Why carbon removal is the next frontier in corporate climate action

Why carbon removal is the next frontier in corporate climate action

Carbon Engineering has developed a direct air capture pilot project in Squamish, British Columbia, capable of "mining the sky" for CO2 that can be converted into renewable synthetic fuels or sequestered underground to produce "negative emissions."

This is Part 1 of a 2-part series on corporate sustainability and carbon removal.

An increasing number of large companies track and report their direct and indirect greenhouse gas (GHG) emissions — also known as Scope 1-3 GHG reporting. However, corporate climate action addressing Scope 1-3 emissions will get us only part of the way to delivering on the Paris Agreement pledge of limiting global warming to below 2 degrees Celsius, let alone 1.5 C.

Scientists are increasingly clear that we will need to go beyond reducing emissions and also deploy solutions capable of cleaning up the CO2 that remains in the atmosphere from past emissions if we want to make our global climate commitments a reality. 

Because time travel is not an option, we will need to develop what are known as "carbon removal" solutions that can clean up large volumes of CO2 from the atmosphere. A wide variety of carbon removal solutions have been proposed, ranging from basic tree planting and ecosystem restoration to high-tech devices that hoover up CO2 directly from the atmosphere, as shown in the figure below. While carbon removal solutions face many commercialization hurdles, estimates show a very large technical scale potential for a portfolio of solutions if these challenges are tackled successfully.

To fully incorporate carbon removal into corporate climate action strategies, corporate sustainability leaders will need to start developing a definition for "Scope 4" emissions that shows how much CO2 each company is responsible for cleaning up from the atmosphere.

And they will need to get started on this task as soon as possible, as defining Scope 4 emissions in a clear and fair manner undoubtedly will be challenging. For example, leaders tackling Scope 4 emissions will need to grapple with issues such as:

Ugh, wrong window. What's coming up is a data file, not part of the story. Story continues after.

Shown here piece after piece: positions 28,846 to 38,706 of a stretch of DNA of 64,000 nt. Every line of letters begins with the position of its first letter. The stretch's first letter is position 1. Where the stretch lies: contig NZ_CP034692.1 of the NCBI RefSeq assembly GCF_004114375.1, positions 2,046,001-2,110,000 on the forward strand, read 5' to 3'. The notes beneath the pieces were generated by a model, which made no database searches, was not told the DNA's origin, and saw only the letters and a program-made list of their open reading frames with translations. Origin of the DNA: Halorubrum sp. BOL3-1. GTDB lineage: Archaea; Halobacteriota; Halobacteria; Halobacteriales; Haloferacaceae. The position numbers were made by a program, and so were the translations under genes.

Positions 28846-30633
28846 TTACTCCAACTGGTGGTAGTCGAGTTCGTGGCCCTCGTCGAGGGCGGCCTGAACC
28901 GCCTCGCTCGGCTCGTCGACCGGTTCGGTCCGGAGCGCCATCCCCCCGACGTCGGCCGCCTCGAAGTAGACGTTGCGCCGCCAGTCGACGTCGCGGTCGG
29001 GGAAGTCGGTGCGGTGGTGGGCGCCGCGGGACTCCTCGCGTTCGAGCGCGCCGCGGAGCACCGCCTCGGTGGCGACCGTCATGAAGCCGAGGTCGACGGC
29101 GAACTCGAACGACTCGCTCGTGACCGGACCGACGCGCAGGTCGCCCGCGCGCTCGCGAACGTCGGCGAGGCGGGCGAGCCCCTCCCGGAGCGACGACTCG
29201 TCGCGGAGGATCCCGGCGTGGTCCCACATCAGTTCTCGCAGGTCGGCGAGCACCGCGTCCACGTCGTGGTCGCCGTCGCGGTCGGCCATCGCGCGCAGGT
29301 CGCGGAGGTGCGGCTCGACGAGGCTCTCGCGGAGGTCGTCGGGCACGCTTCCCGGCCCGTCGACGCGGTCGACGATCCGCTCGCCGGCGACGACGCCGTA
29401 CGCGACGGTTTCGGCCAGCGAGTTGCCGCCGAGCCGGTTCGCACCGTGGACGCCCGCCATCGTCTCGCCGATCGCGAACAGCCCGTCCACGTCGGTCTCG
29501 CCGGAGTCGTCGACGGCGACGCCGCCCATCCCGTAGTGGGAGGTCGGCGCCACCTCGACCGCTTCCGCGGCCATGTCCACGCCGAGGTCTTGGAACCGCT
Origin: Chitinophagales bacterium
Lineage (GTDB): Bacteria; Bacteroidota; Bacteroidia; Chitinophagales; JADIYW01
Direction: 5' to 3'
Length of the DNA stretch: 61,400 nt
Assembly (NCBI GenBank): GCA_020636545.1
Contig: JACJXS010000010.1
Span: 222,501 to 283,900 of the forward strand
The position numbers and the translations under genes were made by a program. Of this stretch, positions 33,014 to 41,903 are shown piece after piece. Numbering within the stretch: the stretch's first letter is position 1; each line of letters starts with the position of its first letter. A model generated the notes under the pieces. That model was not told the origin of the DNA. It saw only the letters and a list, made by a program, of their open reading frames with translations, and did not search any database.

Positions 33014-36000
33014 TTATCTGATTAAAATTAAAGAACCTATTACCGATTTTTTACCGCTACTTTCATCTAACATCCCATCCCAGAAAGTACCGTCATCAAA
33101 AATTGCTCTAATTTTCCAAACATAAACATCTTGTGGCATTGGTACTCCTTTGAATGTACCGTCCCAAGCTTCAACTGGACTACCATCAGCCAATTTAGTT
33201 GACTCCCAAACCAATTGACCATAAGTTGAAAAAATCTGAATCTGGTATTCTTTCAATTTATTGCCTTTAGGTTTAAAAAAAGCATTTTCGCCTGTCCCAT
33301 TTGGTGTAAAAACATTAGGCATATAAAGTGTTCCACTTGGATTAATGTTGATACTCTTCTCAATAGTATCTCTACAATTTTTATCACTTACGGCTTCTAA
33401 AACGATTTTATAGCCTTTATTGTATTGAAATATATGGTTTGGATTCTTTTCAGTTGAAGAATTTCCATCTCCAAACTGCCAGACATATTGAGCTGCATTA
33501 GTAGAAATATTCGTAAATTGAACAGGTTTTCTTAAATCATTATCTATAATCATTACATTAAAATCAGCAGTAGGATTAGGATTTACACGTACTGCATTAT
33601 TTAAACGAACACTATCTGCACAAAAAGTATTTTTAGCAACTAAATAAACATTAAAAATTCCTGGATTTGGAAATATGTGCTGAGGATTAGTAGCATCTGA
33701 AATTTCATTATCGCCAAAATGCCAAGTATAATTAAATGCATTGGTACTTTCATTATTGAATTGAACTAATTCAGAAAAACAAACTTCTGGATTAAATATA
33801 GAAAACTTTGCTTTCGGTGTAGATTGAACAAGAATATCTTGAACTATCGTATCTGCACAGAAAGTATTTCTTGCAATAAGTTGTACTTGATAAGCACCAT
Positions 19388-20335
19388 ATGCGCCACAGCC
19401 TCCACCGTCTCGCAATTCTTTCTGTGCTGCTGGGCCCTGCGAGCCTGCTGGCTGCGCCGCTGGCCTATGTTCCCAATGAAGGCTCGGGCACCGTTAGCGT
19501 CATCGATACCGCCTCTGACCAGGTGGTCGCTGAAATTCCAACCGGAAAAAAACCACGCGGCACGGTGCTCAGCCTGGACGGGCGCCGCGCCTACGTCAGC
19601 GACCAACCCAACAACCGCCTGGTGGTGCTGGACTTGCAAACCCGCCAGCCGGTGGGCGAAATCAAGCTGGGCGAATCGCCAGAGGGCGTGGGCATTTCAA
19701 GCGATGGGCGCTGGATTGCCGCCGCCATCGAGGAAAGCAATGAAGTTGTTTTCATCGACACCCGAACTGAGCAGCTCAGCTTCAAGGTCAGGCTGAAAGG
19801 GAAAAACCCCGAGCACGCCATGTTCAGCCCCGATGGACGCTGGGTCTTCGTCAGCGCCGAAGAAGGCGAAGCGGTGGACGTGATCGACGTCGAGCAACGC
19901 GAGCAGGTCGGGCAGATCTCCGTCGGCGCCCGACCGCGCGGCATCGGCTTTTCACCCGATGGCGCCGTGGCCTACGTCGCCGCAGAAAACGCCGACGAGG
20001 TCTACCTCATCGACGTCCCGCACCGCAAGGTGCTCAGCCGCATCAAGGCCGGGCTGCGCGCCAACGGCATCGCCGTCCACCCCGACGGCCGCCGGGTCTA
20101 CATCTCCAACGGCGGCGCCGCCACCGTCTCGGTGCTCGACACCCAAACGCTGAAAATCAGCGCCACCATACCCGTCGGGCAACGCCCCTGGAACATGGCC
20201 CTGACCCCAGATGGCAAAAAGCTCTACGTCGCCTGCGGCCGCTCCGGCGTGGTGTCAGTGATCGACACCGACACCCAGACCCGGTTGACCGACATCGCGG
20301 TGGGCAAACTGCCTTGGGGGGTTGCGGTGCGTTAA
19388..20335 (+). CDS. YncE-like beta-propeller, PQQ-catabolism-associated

• How much CO2 should we be aiming to remove in the first place, and by when?
  • Do we assign an individual company’s Scope 4 emissions responsibility by historic cumulative emissions, or by some other proportional metric such as revenue or current GHG emissions?
  • How do we measure and verify action on Scope 4 emissions to ensure reliability, safety and ecological sustainability?
  • How do we ensure extra action on Scope 4 emissions isn’t used as an excuse to slow down action on reducing Scope 1-3 emissions?

There are a number of emerging conversations in the corporate sustainability world where discussion of Scope 4 emissions naturally can fit. For example, companies such as Kaiser Permanente have pledged to have a net-negative footprint through the use of renewables and offsets by 2025, and Interface’s "climate take back" initiative aims to "bring carbon home and reverse climate change." Efforts such as these could serve as a launchpad for broader corporate engagement and coalitions of key stakeholders working to wrap their arms around carbon removal and the Scope 4 emission challenge. 

While the details are fuzzy on how to track and manage Scope 4 emissions today, it is clear that carbon removal represents the next frontier of climate action.

Stay tuned for Part 2 to learn more about what actions corporate sustainability pioneers can take today to get a head start on seizing the carbon removal opportunity.

Want to join the conversation on carbon removal? Catch "Mining the Sky" at VERGE 16 in Santa Clara, California. Registration for the free livestream is available here. The conversation continues in October at SxSW Eco in Austin, Texas, and at  "Creating an Ecosystem for a Carbon Balanced Planet" in San Francisco.

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